What you need to know before learning JavaScript

Beginners learning a language like JavaScript, especially on their own, often do errors in the code that prevent them from learning efficiently, quickly and above all correctly. Today’s article highlights common JavaScript language misconceptions and tips for beginner programmers.

JavaScript and Java

It’s often a myth among beginners that Java and JavaScript are closely related. It’s not true. In fact, they are similar except for the four letters of the name and the C-like syntax. How the JavaScript name was formed, Wikipedia knows very well.

The language was originally called LiveScript and was intended for both client-side programming and server-side programming (where it was to be called LiveWire). The syntax was influenced by C and Java, and since Java was a buzzword at the time, LiveScript was renamed to JavaScript on December 4, 1995, under license from Sun.

JavaScript is an object-oriented scripting language and is not used to develop stand-alone applications or applets. It is most commonly found in HTML documents and only runs in browsers. Java, on the other hand, is an object-oriented programming language and is used to create applications that run both in browsers and in virtual machines. Also, Java code needs to be compiled, whereas JavaScript is an interpreted language.

Learn HTML and CSS

For some, this may already seem logical and obvious, but it’s still worth paying attention to – before you start learning JavaScript, you should learn to understand the HTML markup language and the CSS styling language, because JS interacts closely with them.

Formatting Style

If you can get into the habit of sticking to one style of code formatting, your code will be easy to read and understand. This includes ways to organize braces, use of indents and spaces, etc. All this does not affect the operation of the code, but it will be easier for you to understand it later.

Understandable names

There are situations where the JS code consists of a large number of lines. In order not to forget what exactly a variable was declared for at the beginning of the code, it is better to give it a meaningful name.

Study of other works

Sometimes it happens that the developer finds himself in a dead end and does not know how to solve the problem further. Then he starts looking for clues and solutions from others. It’s not a call to borrow someone else’s code, you can just familiarize yourself with it and maybe even find a better way. Also, you will learn to understand code written by another person, because there are situations where you need to refine and correct someone else’s work.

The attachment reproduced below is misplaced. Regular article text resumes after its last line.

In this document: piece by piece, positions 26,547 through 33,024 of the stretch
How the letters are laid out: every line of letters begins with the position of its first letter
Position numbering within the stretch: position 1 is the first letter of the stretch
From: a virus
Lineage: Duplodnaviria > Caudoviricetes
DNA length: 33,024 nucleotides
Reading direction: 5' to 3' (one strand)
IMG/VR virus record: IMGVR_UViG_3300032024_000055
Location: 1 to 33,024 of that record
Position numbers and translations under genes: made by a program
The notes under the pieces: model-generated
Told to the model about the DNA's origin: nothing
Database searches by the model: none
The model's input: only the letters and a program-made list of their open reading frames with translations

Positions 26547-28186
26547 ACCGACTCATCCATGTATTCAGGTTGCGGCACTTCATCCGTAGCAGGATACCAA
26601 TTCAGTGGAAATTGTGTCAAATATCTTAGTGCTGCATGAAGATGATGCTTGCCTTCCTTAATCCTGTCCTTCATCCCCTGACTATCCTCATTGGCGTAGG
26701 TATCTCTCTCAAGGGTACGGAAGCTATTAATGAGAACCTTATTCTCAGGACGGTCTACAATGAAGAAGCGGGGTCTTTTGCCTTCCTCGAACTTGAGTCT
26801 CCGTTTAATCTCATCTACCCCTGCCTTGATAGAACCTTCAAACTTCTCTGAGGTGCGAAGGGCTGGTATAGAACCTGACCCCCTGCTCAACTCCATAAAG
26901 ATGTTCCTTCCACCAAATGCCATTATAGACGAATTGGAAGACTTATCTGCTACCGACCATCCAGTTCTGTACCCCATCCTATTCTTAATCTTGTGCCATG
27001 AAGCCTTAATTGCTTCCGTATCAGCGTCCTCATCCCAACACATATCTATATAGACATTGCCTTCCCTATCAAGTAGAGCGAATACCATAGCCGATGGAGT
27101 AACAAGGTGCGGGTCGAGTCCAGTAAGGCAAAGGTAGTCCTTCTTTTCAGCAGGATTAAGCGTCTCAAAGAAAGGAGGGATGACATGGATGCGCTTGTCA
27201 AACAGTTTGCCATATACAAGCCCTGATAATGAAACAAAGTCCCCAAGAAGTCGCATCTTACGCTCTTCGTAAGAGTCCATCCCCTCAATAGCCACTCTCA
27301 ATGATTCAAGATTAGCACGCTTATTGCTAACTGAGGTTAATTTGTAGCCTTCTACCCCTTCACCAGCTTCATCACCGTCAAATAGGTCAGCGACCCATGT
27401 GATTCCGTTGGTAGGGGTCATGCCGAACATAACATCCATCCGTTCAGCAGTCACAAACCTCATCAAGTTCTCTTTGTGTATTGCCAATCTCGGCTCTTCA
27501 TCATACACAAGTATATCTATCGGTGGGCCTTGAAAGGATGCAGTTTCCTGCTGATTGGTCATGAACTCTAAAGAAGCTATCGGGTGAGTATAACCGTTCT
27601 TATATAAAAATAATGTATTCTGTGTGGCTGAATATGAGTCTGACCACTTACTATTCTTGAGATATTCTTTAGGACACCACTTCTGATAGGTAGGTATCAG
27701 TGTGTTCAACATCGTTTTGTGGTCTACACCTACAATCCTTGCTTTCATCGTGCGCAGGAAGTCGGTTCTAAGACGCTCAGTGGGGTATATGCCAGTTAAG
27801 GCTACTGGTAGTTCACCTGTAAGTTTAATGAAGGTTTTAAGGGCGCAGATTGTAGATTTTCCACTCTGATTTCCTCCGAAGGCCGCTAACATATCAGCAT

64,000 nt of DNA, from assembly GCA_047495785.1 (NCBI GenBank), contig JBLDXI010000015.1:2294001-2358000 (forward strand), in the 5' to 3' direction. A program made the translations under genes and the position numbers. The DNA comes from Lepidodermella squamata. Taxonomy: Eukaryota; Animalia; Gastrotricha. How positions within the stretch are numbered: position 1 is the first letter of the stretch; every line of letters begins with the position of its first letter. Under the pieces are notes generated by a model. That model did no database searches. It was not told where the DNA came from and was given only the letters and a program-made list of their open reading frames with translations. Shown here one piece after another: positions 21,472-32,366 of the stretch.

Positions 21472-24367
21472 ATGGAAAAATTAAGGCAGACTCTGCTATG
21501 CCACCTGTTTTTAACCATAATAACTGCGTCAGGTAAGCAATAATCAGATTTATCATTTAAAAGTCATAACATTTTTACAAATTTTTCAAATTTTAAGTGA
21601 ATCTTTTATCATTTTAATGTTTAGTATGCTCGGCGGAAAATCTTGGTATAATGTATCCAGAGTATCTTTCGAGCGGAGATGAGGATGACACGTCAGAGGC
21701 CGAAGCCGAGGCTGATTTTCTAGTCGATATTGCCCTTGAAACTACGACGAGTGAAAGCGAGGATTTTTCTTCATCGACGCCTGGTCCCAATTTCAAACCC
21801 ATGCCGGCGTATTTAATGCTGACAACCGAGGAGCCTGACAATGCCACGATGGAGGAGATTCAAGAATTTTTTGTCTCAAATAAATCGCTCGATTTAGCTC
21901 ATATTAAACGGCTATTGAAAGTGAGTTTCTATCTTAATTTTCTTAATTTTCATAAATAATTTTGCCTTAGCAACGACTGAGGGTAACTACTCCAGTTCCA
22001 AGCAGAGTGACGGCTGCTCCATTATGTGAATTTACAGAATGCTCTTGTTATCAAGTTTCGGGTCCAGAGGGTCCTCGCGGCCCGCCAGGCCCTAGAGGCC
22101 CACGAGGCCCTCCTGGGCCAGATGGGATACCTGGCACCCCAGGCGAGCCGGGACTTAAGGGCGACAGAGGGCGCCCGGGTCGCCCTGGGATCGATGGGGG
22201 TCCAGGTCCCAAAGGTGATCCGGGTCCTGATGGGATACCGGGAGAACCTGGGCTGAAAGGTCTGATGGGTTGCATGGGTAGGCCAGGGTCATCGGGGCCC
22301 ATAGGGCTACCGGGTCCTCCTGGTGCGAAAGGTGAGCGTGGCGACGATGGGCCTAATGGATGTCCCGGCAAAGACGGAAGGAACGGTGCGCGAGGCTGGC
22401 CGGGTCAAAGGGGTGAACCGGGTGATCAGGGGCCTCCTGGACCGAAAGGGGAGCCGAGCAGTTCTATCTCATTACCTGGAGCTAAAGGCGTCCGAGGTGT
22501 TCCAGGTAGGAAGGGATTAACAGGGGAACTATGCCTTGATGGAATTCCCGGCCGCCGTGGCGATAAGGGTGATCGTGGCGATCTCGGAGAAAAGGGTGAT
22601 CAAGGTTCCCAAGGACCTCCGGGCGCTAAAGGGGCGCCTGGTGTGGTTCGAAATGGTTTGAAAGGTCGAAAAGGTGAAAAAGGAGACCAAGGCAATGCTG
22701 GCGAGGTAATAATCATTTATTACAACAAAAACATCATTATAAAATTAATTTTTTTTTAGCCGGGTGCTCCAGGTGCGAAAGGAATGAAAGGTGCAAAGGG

Debugging tools and frameworks

If your script isn’t working properly, you don’t know what’s wrong, and you’re on the verge of a nervous breakdown, use some helpful tools for web developers.

Spend some time learning the frameworks – it will save you from writing boilerplate code and worrying about cross-browser compatibility. Many projects have been implemented using frameworks, and there may be times when you need to fix or finish something in them.

Find simple solutions

Reinventing the wheel can be rewarding, except when it comes to real, real projects. A smart approach is needed here. If you need to implement a task, first look for ready-made solutions. If you don’t and start solving the problem yourself, your code might be too long and complicated, and everything could fit in two simple lines.


When you start learning JavaScript, don’t be afraid of mistakes and don’t give up, because by going through a difficult learning path, you gain valuable experience and knowledge. We wish you creative success!

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